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How to Help Haiti 4: David Brooks

posted by Scot McKnight

Here is the fourth part of David Brooks’ piece in NYTimes

Fourth, it’s time to promote locally led paternalism. In this country, we first tried to tackle poverty by throwing money at it, just as we did abroad. Then we tried microcommunity efforts, just as we did abroad. But the programs that really work involve intrusive paternalism.

These programs, like the Harlem Children’s Zone and the No Excuses schools, are led by people who figure they don’t understand all the factors that have contributed to poverty, but they don’t care. They are going to replace parts of the local culture with a highly demanding, highly intensive culture of achievement — involving everything from new child-rearing practices to stricter schools to better job performance.

It’s time to take that approach abroad, too. It’s time to find self-confident local leaders who will create No Excuses countercultures in places like Haiti, surrounding people — maybe just in a neighborhood or a school — with middle-class assumptions, an achievement ethos and tough, measurable demands.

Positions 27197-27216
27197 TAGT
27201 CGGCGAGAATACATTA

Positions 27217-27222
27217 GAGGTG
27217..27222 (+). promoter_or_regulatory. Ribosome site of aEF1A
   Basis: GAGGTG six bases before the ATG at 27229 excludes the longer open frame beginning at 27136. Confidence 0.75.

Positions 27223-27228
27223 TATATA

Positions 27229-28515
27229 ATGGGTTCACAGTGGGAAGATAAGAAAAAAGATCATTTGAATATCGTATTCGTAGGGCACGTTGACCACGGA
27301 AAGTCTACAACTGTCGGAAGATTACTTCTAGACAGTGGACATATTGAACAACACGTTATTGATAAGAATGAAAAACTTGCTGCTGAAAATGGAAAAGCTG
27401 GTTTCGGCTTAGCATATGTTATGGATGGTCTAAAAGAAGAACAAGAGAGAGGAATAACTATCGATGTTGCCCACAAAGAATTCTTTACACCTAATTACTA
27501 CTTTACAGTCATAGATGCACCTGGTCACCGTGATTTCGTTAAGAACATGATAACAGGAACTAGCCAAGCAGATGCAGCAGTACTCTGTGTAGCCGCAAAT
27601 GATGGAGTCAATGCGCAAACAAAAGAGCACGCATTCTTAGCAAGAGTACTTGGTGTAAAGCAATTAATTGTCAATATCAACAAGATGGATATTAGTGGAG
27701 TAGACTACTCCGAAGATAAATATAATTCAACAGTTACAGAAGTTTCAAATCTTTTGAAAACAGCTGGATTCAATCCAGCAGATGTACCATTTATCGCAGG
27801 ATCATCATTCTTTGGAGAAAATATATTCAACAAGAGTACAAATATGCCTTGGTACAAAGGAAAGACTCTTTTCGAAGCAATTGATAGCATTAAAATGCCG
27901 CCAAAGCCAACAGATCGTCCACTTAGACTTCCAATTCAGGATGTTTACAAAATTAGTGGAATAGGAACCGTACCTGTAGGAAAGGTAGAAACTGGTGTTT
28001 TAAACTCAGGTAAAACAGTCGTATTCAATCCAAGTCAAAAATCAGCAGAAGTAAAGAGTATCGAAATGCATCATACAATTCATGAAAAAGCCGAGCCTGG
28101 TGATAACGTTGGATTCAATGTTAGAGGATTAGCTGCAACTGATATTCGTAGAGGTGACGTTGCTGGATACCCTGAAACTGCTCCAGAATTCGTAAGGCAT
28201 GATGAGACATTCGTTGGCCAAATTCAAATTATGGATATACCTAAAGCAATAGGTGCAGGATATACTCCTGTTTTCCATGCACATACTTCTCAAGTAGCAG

The late political scientist Samuel P. Huntington used to acknowledge that cultural change is hard, but cultures do change after major traumas. This earthquake is certainly a trauma. The only question is whether the outside world continues with the same old, same old.



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Richard

posted January 22, 2010 at 10:08 am


So if I’m understanding him correctly, by “paternalism”, Brooks means “accountability” and “raising the bar.” If that is the case, I would agree with his sentiment even if I don’t agree with his poor phrasing.
On the flip side, I’ve seen Haitians work very industriously with more resourcefulness than most of the middle class folks I know here in the United States. Maybe it’s less and issue of “paternalism” and more an issue of giving Haitians access to the resources they need to thrive- something which has only happened on limited scales in Haiti or elsewhere.
Think Lupton’s betterment vs. development distinction in “Compassion, Justice, and the Christian Life”: “Betterment does for others; development enables others to do for themselves. Betterment improves conditions: development strengthens capacity. Betterment gives a man a fish: development teaches a man how to fish” (Lupton 39). Lupton also comments later that justice ensures giving the man access to the pond.



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